Now you can download files and share or distribute them. Publishing means different things for different people. You may want to download the files and push them to your own server, or you may want to push them to Dropbox or an FTP account so that they are live on your own URL or server.
A great way to help your readers check out your new content is to have a landing page for them, like this one: http://woop.ie/samples/movietop5.html
There you can have all the links to download the books, and this is also a good place to put things like links to Amazon or iTunes if your book is for sale in other marketplaces. You can also enable a paywall if your content is only for subscribers or members. There are many other ways to think about revenue from your content, like tweet-to-unlock, pay-per-day, subscriptions and many more which we’ll cover in a future article.
NOW TELL YOUR READERS ABOUT IT!
Now that your book is completed and ready for your readers, it’s time to help make sure they find it! In our next post we’ll talk about marketing strategies and tracking your downloads.
We have dueling visions of the print newspaper future from Michael Wolff and David Carr today: I am, by a meaningful increment, more optimistic than Carr on the spin off age. Me: http://t.co/3hWNyF3xiZ. Carr: http://t.co/Ui1x5O68bl— Michael Wolff (@MichaelWolffNYC) August 11, 2014 Car…
Publishers need to take a page out of the retailer playbook. You’ve undoubtedly noticed how good certain online retailers are at suggesting additional products related to the one you’re about to purchase. Amazon is arguably the king here with their…
The current system is flawed and its production processes cumbersome. It’s everything the web is not. And although iPad magazines need not behave like the web, it feels to me like dynamic, updatable, re-renderable, re-scalable text should be considered the de facto choice for on-screen reading, whether or not it’s a website, book, or magazine.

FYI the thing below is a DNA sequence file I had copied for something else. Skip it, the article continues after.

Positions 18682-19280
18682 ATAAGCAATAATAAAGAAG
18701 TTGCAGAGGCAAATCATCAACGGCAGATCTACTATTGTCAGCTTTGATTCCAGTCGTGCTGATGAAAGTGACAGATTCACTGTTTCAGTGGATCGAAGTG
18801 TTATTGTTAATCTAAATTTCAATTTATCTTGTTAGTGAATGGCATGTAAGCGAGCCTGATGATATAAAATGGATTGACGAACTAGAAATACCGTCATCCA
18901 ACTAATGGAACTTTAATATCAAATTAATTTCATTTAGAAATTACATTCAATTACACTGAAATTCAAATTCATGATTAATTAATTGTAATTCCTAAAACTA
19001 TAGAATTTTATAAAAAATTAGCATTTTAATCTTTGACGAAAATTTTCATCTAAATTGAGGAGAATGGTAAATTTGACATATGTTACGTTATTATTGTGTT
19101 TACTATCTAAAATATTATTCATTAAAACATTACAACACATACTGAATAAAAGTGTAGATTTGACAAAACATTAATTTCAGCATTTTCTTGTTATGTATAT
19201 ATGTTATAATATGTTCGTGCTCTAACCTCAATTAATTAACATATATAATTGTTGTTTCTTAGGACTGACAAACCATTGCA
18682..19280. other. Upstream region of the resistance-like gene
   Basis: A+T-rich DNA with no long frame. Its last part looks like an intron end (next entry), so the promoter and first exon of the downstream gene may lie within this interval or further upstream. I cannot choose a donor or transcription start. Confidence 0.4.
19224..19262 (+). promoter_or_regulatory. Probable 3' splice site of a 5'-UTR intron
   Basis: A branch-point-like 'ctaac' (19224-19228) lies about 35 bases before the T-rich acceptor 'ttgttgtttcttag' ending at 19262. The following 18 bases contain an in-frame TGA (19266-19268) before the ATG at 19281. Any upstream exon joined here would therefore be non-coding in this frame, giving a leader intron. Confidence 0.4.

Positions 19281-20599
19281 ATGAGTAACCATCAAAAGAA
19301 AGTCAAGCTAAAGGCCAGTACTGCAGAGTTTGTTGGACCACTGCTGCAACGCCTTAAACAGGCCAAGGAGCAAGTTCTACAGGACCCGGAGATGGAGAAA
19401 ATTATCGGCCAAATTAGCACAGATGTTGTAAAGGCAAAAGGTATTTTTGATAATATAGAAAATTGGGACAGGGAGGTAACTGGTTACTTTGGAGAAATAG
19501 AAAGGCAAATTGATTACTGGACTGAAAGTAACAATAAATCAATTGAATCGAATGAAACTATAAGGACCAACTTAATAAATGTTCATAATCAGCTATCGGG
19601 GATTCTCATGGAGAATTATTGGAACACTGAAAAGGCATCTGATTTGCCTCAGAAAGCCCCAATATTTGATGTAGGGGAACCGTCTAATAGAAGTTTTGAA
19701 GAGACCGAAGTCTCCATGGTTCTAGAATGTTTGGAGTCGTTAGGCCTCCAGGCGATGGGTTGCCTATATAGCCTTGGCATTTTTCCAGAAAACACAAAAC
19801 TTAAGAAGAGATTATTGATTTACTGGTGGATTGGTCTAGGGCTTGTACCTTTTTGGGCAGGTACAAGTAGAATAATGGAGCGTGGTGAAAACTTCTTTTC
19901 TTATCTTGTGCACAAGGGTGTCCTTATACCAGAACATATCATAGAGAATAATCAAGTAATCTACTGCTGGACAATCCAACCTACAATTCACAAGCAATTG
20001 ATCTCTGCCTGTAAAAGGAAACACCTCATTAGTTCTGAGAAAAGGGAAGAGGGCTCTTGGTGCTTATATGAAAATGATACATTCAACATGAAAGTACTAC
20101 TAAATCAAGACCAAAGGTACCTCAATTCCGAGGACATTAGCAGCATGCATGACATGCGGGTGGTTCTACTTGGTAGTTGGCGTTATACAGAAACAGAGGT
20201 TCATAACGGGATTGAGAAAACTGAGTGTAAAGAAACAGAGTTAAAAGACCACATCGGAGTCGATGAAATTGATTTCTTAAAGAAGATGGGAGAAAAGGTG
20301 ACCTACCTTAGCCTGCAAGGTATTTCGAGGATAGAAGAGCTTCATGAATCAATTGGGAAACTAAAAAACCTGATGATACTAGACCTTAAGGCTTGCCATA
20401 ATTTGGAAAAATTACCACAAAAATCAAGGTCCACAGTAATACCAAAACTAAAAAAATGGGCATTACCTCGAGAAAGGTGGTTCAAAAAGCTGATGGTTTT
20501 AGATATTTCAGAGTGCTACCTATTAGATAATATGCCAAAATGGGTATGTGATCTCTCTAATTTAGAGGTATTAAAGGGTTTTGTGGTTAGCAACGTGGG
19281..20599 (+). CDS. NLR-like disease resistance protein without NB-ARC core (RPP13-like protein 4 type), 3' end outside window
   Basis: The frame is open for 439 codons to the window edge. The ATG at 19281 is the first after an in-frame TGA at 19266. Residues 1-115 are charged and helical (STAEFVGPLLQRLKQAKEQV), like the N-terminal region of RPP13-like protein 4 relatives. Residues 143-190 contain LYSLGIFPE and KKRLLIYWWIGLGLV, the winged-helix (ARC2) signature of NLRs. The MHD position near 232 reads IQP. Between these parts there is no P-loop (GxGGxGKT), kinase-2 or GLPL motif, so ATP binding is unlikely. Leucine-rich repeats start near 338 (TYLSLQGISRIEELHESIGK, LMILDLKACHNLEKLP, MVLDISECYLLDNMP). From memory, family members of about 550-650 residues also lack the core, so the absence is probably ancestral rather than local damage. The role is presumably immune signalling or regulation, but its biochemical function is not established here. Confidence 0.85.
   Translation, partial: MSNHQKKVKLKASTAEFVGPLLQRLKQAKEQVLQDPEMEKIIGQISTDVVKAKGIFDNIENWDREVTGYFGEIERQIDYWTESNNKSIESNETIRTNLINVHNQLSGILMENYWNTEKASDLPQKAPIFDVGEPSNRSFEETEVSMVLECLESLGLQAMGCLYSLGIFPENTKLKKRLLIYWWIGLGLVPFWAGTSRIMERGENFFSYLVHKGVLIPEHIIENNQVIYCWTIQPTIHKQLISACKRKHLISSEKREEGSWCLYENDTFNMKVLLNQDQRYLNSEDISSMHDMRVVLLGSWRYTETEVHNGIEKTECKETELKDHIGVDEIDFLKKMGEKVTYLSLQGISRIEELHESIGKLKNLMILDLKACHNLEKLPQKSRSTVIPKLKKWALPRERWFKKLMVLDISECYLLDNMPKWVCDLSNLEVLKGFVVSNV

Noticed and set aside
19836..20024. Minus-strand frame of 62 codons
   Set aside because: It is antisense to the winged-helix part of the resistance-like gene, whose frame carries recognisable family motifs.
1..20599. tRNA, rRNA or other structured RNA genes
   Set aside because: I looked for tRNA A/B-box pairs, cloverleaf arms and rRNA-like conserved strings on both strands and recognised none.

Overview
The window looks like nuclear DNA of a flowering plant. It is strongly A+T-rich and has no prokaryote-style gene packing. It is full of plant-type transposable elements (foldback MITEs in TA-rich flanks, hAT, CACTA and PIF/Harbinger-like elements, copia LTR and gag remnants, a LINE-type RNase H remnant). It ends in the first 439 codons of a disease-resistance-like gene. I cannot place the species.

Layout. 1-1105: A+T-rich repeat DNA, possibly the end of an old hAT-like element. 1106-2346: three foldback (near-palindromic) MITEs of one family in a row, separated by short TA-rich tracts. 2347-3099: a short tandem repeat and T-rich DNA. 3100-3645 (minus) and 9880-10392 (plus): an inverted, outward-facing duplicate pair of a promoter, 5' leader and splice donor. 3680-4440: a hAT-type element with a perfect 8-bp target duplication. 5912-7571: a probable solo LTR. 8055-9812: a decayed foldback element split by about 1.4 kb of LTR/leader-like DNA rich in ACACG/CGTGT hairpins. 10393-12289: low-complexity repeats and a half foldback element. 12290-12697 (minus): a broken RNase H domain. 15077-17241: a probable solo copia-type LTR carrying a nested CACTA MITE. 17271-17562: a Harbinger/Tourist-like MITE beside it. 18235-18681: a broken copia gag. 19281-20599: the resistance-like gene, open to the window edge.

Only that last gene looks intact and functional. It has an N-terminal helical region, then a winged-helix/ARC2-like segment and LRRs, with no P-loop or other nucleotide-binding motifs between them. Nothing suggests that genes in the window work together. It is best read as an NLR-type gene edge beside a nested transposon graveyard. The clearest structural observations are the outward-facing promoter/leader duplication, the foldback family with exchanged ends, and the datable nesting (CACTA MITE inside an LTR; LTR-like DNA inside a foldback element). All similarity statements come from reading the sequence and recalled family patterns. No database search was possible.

Soon you’ll be able to throw away your polyfills and workarounds - responsive images are on the way!
Resize, optimise, editorialise and art-direct your images based on different screen sizes and contexts
Finally, true responsive images are becoming a reality on the web — in pure HTML, without convoluted hacks. The <picture> element and a couple of new attributes for the <img> element are behind a flag in Chromium 37 and shipping in Chromium 38 (so coming soon in Opera), in Firefox Nightly and are being implemented in WebKit (although it remains to be seen if Apple will ship it in the next version of Safari).
The new <picture> element can be verbose and confusing, because it solves a range of use cases. To help you match your requirements to the responsive image syntax, we’ve prepared this article full of examples.
Jason Santa Maria’s newly published book on the art of web typography